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If you are a programmer, you may have read the last chapter with its claim at the outset that bash has an advanced set of programming capabilities and wondered where many of the features from conventional languages were. Perhaps the most glaringly obvious "hole" in our coverage thus far concerns flow control constructs like if, for, while, and so on.
Flow control gives a programmer the power to specify that only certain portions of a program run, or that certain portions run repeatedly, according to conditions such as the values of variables, whether or not commands execute properly, and others. We call this the ability to control the flow of a program's execution.
Almost every shell script or function that's been shown thus far has had no flow control they have just been lists of commands to be run! Yet bash, like the C and Bourne shells, has all of the flow control abilities you would expect and more; we will examine them in this chapter. We'll use them to enhance the solutions to some of the programming tasks we saw in the last chapter and to solve tasks that we will introduce here.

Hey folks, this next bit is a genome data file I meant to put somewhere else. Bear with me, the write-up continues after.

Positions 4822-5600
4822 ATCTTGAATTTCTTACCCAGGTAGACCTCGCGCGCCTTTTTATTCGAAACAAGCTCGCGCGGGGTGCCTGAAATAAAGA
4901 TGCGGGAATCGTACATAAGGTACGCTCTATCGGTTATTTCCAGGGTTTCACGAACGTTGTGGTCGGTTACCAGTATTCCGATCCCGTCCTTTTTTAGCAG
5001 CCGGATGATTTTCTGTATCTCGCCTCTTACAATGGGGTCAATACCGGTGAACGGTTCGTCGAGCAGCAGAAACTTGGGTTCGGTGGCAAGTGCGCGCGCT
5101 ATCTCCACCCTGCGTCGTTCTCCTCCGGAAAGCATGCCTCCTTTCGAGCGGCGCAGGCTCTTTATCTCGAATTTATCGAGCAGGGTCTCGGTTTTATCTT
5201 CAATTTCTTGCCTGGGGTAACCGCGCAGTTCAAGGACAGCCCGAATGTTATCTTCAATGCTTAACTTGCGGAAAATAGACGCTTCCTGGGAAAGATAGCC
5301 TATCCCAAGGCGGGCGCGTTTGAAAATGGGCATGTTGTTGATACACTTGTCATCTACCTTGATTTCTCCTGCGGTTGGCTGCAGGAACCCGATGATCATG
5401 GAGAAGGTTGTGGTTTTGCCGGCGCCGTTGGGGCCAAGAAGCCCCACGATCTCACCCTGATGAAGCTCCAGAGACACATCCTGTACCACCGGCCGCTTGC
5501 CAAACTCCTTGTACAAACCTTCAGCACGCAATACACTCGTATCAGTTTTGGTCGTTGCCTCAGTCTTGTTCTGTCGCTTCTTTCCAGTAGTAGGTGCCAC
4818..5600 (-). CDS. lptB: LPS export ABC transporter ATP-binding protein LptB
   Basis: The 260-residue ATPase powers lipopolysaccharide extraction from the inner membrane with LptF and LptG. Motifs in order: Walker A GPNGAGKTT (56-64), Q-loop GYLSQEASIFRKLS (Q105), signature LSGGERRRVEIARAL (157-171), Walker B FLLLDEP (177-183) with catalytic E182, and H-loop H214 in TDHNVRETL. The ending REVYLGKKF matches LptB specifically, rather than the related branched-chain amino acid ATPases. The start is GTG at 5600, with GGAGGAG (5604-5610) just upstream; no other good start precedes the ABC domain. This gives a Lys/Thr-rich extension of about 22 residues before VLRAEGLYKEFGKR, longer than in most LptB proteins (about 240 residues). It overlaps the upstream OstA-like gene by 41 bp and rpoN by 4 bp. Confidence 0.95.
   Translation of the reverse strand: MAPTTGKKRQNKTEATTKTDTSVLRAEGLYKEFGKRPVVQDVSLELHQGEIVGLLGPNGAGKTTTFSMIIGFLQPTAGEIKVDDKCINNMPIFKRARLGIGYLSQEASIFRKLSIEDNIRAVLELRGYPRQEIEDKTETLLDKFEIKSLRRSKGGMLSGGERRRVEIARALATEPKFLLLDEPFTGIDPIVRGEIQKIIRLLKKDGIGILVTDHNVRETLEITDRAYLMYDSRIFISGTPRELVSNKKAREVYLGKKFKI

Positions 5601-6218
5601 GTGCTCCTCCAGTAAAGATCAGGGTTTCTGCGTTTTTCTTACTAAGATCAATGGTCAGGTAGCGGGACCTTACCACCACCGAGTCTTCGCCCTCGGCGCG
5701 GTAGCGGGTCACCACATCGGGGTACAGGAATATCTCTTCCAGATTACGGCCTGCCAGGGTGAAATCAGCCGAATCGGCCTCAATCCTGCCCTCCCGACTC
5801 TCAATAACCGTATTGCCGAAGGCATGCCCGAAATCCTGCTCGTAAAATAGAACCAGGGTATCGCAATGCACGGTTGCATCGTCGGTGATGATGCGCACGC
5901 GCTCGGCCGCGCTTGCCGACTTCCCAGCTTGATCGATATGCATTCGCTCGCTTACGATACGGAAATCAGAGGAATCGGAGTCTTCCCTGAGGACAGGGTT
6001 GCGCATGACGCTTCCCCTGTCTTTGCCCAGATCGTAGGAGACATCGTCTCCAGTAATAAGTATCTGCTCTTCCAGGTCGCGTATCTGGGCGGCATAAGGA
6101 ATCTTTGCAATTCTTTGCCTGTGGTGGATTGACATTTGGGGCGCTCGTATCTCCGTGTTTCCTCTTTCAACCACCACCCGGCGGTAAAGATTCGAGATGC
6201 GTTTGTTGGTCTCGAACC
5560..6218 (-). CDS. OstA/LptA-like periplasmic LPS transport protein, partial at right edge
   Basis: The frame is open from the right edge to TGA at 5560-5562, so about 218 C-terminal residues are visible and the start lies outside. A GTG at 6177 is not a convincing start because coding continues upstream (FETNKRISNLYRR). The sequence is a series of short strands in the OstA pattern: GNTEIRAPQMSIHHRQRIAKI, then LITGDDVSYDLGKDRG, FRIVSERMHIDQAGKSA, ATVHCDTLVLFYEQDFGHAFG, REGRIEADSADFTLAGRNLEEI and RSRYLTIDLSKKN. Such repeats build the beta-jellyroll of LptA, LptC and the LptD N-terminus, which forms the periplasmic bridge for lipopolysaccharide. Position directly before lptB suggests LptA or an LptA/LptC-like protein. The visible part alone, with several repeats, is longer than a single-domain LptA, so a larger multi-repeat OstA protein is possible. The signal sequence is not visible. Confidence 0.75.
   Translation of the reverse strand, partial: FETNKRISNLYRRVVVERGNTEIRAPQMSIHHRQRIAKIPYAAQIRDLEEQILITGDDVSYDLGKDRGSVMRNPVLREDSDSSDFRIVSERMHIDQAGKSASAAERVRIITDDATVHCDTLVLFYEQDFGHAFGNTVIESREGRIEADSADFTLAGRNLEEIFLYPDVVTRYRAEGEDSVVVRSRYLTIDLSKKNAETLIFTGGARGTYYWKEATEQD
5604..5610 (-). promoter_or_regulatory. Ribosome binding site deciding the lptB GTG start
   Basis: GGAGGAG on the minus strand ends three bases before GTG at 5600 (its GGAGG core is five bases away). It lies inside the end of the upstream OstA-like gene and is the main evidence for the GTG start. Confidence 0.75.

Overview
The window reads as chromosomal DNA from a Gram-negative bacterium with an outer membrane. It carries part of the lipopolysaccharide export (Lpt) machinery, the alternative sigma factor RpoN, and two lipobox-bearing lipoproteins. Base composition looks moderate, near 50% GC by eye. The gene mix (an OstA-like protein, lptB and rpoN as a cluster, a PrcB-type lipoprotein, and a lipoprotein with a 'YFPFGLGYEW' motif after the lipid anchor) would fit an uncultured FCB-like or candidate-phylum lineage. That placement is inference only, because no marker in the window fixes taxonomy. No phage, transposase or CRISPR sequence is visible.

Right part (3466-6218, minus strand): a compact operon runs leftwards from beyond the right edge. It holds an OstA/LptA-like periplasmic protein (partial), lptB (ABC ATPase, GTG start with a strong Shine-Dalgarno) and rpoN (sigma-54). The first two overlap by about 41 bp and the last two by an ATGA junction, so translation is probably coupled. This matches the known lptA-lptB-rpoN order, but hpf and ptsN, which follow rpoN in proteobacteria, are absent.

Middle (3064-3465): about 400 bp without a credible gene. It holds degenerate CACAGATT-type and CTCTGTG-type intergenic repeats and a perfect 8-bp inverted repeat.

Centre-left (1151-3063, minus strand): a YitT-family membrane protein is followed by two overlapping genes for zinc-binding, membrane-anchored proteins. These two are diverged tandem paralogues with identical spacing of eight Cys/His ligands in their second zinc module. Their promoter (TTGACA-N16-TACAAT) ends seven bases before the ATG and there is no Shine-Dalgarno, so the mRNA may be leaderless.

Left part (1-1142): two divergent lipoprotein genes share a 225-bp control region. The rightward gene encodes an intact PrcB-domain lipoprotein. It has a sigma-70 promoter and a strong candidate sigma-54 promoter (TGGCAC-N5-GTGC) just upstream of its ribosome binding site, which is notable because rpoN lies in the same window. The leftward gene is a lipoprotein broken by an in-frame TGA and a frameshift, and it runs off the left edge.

Although we have attempted to explain flow control so that nonprogrammers can understand it, we also sympathize with programmers who dread having to slog through yet another tabula rasa explanation. For this reason, some of our discussions relate bash's flow-control mechanisms to those that programmers should know already. Therefore you will be in a better position to understand this chapter if you already have a basic knowledge of flow control concepts.
bash supports the following flow control constructs:
In addition, bash provides a new type of flow-control construct:
We will now cover each of these in detail.
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